Abstract Confusions

Complexity is not a cause of confusion. It is a result of it.

Trigger Enhancements in Oracle 11g Release 1

Prior to Oracle 11g Release 1, if you have two (or more) triggers on a table for same action – event (BEFORE, AFTER – INSERT, DELETE, UPDATE), there is no guarantee in which order there will be fired. Oracle database 11g Release 1 has introduced improvements in triggers.

On Order of Execution of Multiple Triggers

Prior to Oracle database 11g, developers can never assure you the order of execution of triggers. If you have more than one trigger set on the same triggering conditions, Oracle documentation says that, the order of execution will be random.

Oracle fires multiple triggers in an unspecified, random order, if more than one trigger of the same type exists for a given statement; that is, triggers of the same type for the same statement are not guaranteed to fire in any specific order.

This was a hindrance in many scenarios. Most of the time PL/SQL developers would do away with this in simple manner. They will write one trigger and let it to call all other similar triggering actions. Although this doesn’t look like a good practice, it was at least better than to leave it for Oracle to decide at random.

CREATE TRIGGER with FOLLOWS CLAUSE in Oracle DB 11g

It was long expected, we need some way to tell the compiler about the order in which the triggers should be triggered. This long awaited enhancement was rolled into Oracle database 11g Release 1.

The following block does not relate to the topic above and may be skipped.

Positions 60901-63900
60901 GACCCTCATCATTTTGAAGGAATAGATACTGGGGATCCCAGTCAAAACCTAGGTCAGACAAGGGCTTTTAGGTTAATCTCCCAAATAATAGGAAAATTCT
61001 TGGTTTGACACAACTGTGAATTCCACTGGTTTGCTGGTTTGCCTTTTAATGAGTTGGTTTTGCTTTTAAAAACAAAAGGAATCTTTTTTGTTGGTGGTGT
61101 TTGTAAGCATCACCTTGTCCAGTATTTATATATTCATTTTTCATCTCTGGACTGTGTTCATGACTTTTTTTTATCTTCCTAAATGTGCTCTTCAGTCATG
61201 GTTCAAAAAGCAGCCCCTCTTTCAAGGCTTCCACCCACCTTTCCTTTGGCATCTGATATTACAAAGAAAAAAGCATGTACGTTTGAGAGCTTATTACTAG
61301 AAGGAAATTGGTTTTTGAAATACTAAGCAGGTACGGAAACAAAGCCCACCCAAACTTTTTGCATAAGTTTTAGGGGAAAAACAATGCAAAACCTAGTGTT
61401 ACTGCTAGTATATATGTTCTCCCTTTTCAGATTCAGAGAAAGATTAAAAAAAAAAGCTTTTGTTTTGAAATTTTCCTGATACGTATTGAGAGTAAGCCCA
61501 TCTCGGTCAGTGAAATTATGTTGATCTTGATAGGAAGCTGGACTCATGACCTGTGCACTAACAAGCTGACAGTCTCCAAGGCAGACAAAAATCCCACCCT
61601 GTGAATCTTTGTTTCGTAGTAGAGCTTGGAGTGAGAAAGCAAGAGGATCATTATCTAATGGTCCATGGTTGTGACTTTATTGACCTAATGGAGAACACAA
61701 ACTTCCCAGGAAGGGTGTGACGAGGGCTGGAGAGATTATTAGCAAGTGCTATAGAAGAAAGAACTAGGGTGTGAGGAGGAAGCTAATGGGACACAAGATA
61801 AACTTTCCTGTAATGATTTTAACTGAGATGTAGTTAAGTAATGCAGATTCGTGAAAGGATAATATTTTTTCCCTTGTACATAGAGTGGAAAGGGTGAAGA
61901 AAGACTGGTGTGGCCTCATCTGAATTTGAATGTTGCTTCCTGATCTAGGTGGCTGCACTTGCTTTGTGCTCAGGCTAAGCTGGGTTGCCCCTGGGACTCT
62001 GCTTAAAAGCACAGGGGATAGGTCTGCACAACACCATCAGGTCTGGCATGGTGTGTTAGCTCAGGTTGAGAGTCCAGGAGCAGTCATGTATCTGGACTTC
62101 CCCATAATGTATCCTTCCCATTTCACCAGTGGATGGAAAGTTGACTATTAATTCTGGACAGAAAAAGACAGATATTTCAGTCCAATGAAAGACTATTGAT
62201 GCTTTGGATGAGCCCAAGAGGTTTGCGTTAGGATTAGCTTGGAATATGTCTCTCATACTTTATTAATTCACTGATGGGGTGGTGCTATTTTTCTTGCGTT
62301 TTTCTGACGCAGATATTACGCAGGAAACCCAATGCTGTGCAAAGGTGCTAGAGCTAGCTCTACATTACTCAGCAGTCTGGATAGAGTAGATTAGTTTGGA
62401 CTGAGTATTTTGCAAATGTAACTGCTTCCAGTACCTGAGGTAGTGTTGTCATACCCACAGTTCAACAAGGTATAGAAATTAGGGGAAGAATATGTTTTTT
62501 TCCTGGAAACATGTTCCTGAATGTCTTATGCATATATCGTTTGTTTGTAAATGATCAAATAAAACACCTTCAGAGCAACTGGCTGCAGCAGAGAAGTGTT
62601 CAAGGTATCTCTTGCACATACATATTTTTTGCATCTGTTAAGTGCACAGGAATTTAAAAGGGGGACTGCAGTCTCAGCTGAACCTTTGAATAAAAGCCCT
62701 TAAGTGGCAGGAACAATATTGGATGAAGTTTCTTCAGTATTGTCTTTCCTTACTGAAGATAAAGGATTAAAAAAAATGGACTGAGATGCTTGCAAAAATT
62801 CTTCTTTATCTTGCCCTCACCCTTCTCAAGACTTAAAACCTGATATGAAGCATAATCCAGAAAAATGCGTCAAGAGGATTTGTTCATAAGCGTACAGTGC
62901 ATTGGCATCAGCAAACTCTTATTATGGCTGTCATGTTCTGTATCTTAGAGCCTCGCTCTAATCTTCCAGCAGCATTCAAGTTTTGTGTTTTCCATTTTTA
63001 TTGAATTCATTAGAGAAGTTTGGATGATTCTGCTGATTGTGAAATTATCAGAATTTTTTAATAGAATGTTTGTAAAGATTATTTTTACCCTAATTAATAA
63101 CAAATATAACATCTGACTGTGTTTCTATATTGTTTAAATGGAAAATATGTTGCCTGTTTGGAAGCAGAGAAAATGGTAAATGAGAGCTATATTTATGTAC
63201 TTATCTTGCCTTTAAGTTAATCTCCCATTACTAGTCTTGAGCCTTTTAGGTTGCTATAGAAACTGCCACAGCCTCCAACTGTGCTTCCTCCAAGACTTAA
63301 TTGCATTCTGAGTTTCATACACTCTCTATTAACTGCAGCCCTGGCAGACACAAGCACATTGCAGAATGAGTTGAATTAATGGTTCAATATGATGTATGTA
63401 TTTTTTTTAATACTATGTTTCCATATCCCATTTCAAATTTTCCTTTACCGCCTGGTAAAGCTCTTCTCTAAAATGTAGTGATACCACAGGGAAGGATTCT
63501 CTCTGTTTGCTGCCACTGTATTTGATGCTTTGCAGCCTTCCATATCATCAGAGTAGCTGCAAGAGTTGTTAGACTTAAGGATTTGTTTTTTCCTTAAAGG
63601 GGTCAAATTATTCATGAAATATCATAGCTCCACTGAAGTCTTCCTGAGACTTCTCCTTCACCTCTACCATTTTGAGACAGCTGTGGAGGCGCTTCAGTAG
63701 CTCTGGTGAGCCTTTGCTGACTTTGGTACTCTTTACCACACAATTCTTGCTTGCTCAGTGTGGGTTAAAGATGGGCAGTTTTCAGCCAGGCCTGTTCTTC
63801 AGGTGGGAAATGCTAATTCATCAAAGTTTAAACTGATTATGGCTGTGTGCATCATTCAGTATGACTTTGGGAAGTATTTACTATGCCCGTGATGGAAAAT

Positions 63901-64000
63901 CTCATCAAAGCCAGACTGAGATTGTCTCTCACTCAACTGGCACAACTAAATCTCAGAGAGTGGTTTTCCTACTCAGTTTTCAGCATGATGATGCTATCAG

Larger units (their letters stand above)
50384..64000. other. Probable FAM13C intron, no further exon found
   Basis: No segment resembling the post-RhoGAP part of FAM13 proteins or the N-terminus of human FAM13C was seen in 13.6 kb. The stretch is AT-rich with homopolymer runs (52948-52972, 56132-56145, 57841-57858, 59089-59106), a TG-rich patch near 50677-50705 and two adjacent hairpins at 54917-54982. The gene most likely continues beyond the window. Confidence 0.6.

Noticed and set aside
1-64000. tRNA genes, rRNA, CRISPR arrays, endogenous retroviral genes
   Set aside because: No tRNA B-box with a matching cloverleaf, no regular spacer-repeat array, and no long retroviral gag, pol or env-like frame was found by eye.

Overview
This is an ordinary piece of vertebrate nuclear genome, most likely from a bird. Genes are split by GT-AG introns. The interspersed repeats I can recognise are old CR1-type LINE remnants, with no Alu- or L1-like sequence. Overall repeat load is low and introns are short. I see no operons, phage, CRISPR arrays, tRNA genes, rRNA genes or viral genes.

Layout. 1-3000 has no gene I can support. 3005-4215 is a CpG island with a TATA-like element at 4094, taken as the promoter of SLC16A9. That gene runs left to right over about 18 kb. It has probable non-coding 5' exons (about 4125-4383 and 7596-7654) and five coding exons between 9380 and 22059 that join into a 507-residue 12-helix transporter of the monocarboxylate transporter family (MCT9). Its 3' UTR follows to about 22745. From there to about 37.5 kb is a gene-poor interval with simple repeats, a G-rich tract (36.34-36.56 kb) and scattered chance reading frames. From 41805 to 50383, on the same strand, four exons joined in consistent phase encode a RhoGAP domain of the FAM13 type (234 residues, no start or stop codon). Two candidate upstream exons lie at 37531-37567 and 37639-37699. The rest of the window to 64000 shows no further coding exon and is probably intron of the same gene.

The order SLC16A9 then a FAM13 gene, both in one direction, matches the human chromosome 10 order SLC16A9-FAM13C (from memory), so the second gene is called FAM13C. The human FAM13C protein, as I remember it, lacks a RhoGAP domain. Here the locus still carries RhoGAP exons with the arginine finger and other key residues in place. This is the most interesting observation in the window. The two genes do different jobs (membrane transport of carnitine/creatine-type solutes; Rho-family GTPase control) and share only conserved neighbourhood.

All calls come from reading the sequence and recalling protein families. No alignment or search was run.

Consider the following table and triggers

create table t1
( id      number(6)
, value   varchar2(30)
);

SQL> desc t1
Name           Null?    Type
------------- -------- --------------------------------------------
ID                      NUMBER(6)
VALUE                   VARCHAR2(30) 

I have a requirement to perform two actions on same event (before insert, for each row). Sure I can put them into one trigger, but for code maintainability I want to create them separate. I will start like below.

create or replace trigger bi_id_t1_trg
before insert on t1
for each row
begin
dbms_output.put_line('Executing First trigger');
end;
/

The trade-off would be, I will never be sure of the order of execution of the triggers. With Oracle database 11g release 1, I can use the new clause ‘FOLLOWS’ in trigger definition to keep them definitive. This clause lets the compiler to know which trigger has to be executed after which. FOLLOWS clause is optional. Note that the first trigger doesn’t have this in trigger definition. When not mentioned and in-case of multiple trigger on same triggering action, Oracle assumes random order of execution.

create or replace trigger bi_id_t1_trg2
before insert on t1
for each row
follows bi_id_t1_trg
begin
dbms_output.put_line('Executing Second trigger');
end;
/

SQL> insert into t1
2  values (1, 'one')
3  /
Executing First trigger
Executing Second trigger

1 row created.

As you can see, the order of the execution of triggers are confirmed.

3 responses to “Trigger Enhancements in Oracle 11g Release 1

  1. Pingback: Compound Trigger – A Performance Improvement for Trigger Executions « Abstract Confusions

  2. Savannah Divin June 19, 2010 at 6:46 PM

    I stumbled upon this site from looking over Google and just wanted to say thank you for this interesting entry. Thanks again!

  3. Rod Oki September 6, 2010 at 12:56 AM

    There are certainly a couple more details to take into consideration, but thanks for giving this information 🙂

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